Wednesday, March 26, 2008


Caught the last episode tonight.

Too bad the series was canceled, it had lots of potential.  Some readers on Instapundit were giving the show shit cause of its apparent leftwing bent, the idea that a Halliburton-like company would nuke a couple of dozen cities and try to make a new country for itself to run.  How was this a surprise?  From the get go I pretty much knew where it was going.  The premise of the show can be summed up as, "9/11 was an inside job."  Strangely this doesn't bother me if for the fact that it was also knocking of Lost.  Lost in Kansas.  That's how it all felt.  And honestly the first season mostly sucked.  When the characters became more aware of how things were outside of their town, then things got loads better.  I was hoping that the scale of the show would have bene worldwide, but that would have left the characters as nothing more then passive observers (which describes most of the first season) and would have sucked.  Making it an internal conspiracy meant that characters could actually do things and influence events.  It gave the show tension and drama.  In other words it made the damn show worth watching.  I'm glad CBS gave it a second chance.  It sucks that the show wasn't a success, but the network giving the show and it's creators the chance to prove themselves was a really cool thing on their part.  Also, it meant that they could give the story something slightly, vaguely resembling closure.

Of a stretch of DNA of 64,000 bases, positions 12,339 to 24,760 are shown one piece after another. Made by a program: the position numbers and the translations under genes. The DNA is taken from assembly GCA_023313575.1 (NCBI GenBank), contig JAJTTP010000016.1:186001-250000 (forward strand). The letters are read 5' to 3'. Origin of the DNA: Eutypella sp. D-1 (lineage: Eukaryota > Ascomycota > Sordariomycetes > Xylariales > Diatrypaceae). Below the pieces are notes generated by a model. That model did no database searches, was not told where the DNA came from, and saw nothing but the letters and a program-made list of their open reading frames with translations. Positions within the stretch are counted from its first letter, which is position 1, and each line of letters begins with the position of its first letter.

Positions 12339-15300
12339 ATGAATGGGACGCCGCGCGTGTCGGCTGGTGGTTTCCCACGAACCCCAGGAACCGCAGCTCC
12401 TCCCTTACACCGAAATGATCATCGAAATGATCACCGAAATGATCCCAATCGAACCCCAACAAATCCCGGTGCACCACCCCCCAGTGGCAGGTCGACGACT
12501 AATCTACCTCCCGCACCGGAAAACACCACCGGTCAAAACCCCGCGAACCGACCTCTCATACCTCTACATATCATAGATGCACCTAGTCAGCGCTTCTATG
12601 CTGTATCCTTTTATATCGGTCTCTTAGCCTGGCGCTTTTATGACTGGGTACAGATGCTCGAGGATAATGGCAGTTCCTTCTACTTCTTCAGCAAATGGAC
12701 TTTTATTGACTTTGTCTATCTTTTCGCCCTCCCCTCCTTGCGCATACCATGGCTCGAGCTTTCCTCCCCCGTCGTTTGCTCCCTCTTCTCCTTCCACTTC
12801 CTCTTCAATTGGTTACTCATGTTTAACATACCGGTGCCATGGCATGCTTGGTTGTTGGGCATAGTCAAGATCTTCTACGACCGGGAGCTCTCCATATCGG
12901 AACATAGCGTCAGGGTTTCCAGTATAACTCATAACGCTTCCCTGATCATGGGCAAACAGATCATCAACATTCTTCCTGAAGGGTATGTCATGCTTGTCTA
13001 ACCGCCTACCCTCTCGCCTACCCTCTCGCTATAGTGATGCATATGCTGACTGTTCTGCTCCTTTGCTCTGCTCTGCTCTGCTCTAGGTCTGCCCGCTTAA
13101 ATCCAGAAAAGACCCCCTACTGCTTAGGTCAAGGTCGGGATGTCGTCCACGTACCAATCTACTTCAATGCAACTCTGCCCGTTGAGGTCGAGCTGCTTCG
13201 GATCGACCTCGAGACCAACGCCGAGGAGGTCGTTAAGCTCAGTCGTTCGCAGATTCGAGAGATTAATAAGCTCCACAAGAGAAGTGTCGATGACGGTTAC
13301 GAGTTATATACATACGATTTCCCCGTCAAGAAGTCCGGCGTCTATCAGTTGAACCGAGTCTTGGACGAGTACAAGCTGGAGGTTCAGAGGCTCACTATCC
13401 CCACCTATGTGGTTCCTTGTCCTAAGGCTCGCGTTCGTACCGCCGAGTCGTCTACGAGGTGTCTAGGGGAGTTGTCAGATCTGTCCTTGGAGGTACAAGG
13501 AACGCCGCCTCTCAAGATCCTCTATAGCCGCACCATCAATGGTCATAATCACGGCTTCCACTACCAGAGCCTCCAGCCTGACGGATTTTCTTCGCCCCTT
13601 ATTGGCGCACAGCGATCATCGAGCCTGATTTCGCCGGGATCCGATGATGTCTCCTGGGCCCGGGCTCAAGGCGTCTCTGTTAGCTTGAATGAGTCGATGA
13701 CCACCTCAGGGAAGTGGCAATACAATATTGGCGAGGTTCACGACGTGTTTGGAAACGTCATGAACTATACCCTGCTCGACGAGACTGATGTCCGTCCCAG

Speaking of which, the series did end relatively well all things considered.  So Ulrich and the black guy finally get the nuke down to Texas (The Independent Republic of Texas!) causing the Texans (I love the fact that we're so central to the plot...fuck you, haters!) to join up with the US government in Columbus, Ohio.  It was established that Texas would be the ultimate kingmaker when they picked a side and the "ending" centers on that fact.  So now it's a new civil war but with Texas fighting on the Union side.  Awesome.  (As for the left-winginess the producers still recognize the need for guns when the mayor of Jericho, while at the Consitutional Convention, laments the fact that they stripped out the second amendment because it makes it easier to stomp over a populace.)

The producers have stated interest in continuing the story in other mediums.  I hope they follow through cause I really want to see how things play out.  Even though it was only seven episodes, this season did a helluva job proving that a show could have a giant story without moving it forward at a snail's pace.

So long, Jericho, it was fun while it lasted.

Though I should start a petition demanding a show about how awesome Texas is.  It's Jericho's fault, they revved up my nationalism.


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